Interestingly, the subcutaneous administration of 3TC and ZDV at the same dose (2.5 and 4.5 mg/kg, respectively) resulted in a better and more reproducible absorption with an early T max and a clearly increased C max [mean T max and C max 0.6 h (0.5–0.75) and 9.6 μmol/l (6.5–13) for 3TC, 0.6 h (0.5–0.75) and 1.1 μmol/l (0.8–1.4) for ZDV]. After subcutaneous injection, the plasmatic concentration of 3TC in macaque was similar to that in humans receiving the same oral dose.
Our study shows for the first time, in the macaque/SIV model of HIV infection and AIDS, that the ZDV/3TC/IDV combination may prevent infection in animals after experimental vaginal exposure to SIVmac251.
The ZDV/3TC/IDV combination protected five of the 12 animals treated after vaginal exposure, whereas the same treatment gave no protection after intravenous inoculation of the same virus [14,18]. The difference in efficacy against intravenous and intravaginal exposure is consistent with the other studies in the SIV/macaque model of HIV transmission. As shown by Zhang et al. , after the intravenous infusion of radiolabeled SIV in macaques, the circulating virus had a half-life of only 4 min and was rapidly transported to the liver, lungs and lymph nodes. It is possible that, following intravenous exposure, even if the antiretroviral drugs used have optimal pharmacokinetics, the virus may penetrate the target cells too rapidly to be blocked by the treatment. Alternatively, the initial target cells may be located in tissues inaccessible to antiviral drugs. It should also be borne in mind that ZDV and 3TC are prodrugs that require three phosphorylation steps to render them active against the viral reverse transcriptase. Defected or delayed phosphorylation in target cells may also affect the efficacy of treatment.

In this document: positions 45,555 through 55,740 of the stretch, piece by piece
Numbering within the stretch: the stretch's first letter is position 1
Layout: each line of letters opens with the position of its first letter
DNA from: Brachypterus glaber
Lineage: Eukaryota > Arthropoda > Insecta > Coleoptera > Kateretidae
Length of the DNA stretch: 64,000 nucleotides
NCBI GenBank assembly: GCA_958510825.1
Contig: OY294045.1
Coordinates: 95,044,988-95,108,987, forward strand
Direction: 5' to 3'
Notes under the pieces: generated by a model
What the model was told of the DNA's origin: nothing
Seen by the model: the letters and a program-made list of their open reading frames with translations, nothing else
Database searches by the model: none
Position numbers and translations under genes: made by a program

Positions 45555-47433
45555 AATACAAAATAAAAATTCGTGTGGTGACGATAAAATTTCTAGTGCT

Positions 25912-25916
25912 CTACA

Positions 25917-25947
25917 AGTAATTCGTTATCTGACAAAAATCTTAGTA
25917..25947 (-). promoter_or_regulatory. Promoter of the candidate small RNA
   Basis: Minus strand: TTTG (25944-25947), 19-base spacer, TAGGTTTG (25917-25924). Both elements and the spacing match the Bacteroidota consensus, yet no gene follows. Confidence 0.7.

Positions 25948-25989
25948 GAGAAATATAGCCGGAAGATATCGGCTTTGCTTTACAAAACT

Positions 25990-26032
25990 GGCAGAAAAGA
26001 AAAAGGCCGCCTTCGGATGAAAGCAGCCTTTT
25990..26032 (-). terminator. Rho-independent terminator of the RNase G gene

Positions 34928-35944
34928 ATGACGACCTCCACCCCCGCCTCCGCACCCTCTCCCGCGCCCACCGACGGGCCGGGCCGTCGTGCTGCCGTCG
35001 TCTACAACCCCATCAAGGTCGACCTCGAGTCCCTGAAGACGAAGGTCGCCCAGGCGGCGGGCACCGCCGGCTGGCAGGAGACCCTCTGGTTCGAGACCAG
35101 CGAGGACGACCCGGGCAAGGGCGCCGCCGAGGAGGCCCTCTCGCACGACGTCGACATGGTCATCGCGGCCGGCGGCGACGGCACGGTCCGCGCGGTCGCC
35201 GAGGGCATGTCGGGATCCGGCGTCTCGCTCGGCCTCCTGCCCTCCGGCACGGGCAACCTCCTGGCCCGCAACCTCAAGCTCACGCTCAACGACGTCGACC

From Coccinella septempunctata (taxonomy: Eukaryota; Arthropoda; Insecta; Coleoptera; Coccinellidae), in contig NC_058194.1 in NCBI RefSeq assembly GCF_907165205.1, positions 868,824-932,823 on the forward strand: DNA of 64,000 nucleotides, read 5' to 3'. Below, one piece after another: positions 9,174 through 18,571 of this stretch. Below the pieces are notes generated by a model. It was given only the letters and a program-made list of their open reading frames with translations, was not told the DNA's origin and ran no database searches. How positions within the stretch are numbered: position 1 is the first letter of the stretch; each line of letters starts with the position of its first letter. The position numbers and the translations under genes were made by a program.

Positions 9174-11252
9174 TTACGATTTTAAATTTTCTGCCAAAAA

Although the virus can reach the target cells within a few minutes of intravenous inoculation, it must first interact with immune cells of the cervicovaginal mucosa following atraumatic vaginal inoculation, subsequently disseminating in the draining lymph nodes within 2 days and becoming detectable in the bloodstream by day 5 . These data are in favor for a larger window of opportunity for prophylaxis in individuals exposed to the virus during sexual intercourse than in individuals exposed to the virus through the blood. During this period, it may be possible to stop either the initial infection of cells or viral dissemination, by administering antiretroviral treatment.
ZDV/3TC/IDV administered orally protected one in six intravaginally inoculated macaques, whereas an optimized version of the same treatment (NRTIs administered subcutaneously and the IP administered at a triple dose) was around two-thirds effective. These results are in accordance with our pharmacokinetic data showing that, after oral administration of the ZDV/3TC/IDV combination, plasma antiretroviral drug concentrations in macaques are lower than those in human patients on the day of treatment initiation [21–23]. After subcutaneous administration in the macaque, ZDV and 3TC showed a rapid absorption and higher plasmatic concentrations associated with a much better efficiency to prevent vaginal infection. In a very recent study, Garcia-Lerma et al. showed in the same way that subcutaneous injection of tenofovir (22 mg/kg) and emtricitabine (20 mg/kg) was more effective to prevent rectal SHIV transmission than the same association administrated orally. Although the subcutaneous route is inappropriate for preexposure chemoprophylaxis or postexposure chemoprophylaxis in humans, all these data suggest to carefully consider dosage and pharmacokinetics when selecting drug combinations for PEP.